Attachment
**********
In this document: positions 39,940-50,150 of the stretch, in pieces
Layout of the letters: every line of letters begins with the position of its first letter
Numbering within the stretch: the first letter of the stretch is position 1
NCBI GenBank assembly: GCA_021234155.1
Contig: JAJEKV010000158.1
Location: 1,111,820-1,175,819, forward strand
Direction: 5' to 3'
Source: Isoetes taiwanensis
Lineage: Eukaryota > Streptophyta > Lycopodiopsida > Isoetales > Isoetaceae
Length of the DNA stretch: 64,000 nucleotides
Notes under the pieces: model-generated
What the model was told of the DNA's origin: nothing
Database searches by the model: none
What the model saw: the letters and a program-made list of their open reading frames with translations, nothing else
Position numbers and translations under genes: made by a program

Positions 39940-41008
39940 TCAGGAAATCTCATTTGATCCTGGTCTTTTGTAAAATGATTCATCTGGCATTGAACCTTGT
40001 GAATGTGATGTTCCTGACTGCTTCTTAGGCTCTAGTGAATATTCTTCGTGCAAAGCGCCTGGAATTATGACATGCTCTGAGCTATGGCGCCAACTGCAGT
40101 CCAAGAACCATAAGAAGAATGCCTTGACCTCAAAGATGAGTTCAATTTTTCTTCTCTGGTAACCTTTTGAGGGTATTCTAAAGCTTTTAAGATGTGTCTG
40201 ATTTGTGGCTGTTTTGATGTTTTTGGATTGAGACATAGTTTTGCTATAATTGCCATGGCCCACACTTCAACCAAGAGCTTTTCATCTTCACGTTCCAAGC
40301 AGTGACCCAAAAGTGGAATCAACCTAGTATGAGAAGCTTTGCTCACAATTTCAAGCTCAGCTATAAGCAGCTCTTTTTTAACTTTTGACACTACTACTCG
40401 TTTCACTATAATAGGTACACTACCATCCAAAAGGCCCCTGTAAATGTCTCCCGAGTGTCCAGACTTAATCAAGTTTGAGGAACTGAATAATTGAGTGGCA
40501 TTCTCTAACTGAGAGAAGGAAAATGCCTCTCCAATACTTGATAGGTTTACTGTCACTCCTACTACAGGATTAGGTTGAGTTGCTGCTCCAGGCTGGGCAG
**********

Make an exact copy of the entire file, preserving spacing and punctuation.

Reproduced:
In this document: positions 39,940-50,150 of the stretch, in pieces
Layout of the letters: every line of letters begins with the position of its first letter
Numbering within the stretch: the first letter of the stretch is position 1
NCBI GenBank assembly: GCA_021234155.1
Contig: JAJEKV010000158.1
Location: 1,111,820-1,175,819, forward strand
Direction: 5' to 3'
Source: Isoetes taiwanensis
Lineage: Eukaryota > Streptophyta > Lycopodiopsida > Isoetales > Isoetaceae
Length of the DNA stretch: 64,000 nucleotides
Notes under the pieces: model-generated
What the model was told of the DNA's origin: nothing
Database searches by the model: none
What the model saw: the letters and a program-made list of their open reading frames with translations, nothing else
Position numbers and translations under genes: made by a program

Positions 39940-41008
39940 TCAGGAAATCTCATTTGATCCTGGTCTTTTGTAAAATGATTCATCTGGCATTGAACCTTGT
40001 GAATGTGATGTTCCTGACTGCTTCTTAGGCTCTAGTGAATATTCTTCGTGCAAAGCGCCTGGAATTATGACATGCTCTGAGCTATGGCGCCAACTGCAGT
40101 CCAAGAACCATAAGAAGAATGCCTTGACCTCAAAGATGAGTTCAATTTTTCTTCTCTGGTAACCTTTTGAGGGTATTCTAAAGCTTTTAAGATGTGTCTG
40201 ATTTGTGGCTGTTTTGATGTTTTTGGATTGAGACATAGTTTTGCTATAATTGCCATGGCCCACACTTCAACCAAGAGCTTTTCATCTTCACGTTCCAAGC
40301 AGTGACCCAAAAGTGGAATCAACCTAGTATGAGAAGCTTTGCTCACAATTTCAAGCTCAGCTATAAGCAGCTCTTTTTTAACTTTTGACACTACTACTCG
40401 TTTCACTATAATAGGTACACTACCATCCAAAAGGCCCCTGTAAATGTCTCCCGAGTGTCCAGACTTAATCAAGTTTGAGGAACTGAATAATTGAGTGGCA
40501 TTCTCTAACTGAGAGAAGGAAAATGCCTCTCCAATACTTGATAGGTTTACTGTCACTCCTACTACAGGATTAGGTTGAGTTGCTGCTCCAGGCTGGGCAG